Councillors’ baby box clash

Baby Box distribution centre and assembly line at APS Group Edinburgh, where each Baby Box is handmade and individually packed.
Baby Box distribution centre and assembly line at APS Group Edinburgh, where each Baby Box is handmade and individually packed.

Conservative and SNP councillors clashed at the recent full council meeting over the recently introduced Scottish Government baby boxes.

The new scheme which began last month sees baby boxes containing clothes, books and blankets delivered to new mothers across Scotland. The cardboard boxes also include a mattress and can be used for babies to sleep in as an alternative to a crib.

Following an SNP motion at the council meeting welcoming the introduction of baby boxes, Conservative group leader Councillor Pauline Winchester raised the £160 cost of each box and questioned why this “national initiative” was being discussed by Midlothian councillors, she said: “If the SNP government were concerned about poverty you can actually get a cot for less than £100, and focusing on those in need would have helped.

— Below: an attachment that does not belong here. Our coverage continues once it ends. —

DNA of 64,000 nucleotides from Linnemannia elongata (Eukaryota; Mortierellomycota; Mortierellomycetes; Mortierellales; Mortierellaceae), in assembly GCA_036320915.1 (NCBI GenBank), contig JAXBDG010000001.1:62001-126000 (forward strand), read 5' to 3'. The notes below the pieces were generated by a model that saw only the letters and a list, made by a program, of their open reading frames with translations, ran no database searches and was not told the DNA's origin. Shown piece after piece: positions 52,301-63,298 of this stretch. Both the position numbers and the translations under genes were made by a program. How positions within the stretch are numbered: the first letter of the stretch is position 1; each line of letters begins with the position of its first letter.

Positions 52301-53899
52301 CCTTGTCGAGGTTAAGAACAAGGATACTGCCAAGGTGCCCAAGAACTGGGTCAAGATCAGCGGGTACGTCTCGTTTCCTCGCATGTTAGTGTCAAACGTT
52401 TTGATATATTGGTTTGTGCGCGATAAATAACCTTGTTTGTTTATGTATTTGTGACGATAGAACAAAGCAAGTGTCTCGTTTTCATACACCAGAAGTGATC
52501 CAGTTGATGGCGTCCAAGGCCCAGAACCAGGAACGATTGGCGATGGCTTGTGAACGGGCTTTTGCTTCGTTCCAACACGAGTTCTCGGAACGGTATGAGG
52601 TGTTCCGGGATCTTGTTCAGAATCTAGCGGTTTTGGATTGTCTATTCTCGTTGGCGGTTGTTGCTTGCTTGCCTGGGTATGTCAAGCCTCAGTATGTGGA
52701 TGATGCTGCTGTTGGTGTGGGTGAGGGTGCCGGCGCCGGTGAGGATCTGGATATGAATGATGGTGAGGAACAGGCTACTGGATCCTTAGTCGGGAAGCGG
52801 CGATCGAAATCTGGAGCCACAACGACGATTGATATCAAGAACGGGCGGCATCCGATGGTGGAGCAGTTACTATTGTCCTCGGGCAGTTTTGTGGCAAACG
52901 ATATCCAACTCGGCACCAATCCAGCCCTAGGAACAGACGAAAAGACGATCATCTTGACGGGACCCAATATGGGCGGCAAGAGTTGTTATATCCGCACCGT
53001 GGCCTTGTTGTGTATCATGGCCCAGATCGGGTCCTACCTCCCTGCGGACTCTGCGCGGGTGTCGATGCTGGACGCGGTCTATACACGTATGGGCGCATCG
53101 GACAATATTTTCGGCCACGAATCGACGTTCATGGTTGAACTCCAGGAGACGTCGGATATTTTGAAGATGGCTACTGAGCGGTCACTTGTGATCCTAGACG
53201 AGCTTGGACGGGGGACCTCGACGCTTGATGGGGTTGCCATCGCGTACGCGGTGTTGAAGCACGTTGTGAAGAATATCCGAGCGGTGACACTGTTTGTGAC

“This is another national initiative that the SNP has decided to talk about and one that we can do nothing about in this council. Instead of concerning themselves about the dire state that Midlothian finds itself in they are using valuable time speaking on matters of which we have no influence.

“I encourage them to concentrate on matters for the council otherwise people will start to think that they are more concerned about national issues and propaganda rather than working for the people of Midlothian.”

SNP group leader Cllr Kelly Parry noted that not everyone has to take a baby box if they feel they don’t need it, she added: “I’m really surprised that such a nice motion has turned into such negativeness and hostility. It’s a very Midlothian-specific motion, there was recently a piece in the local press highlighting the baby boxes, however I was quite concerned that there was comments from our own electorate that perhaps didn’t see the value of the boxes and some didn’t know about, so we thought it was really important to raise awareness.”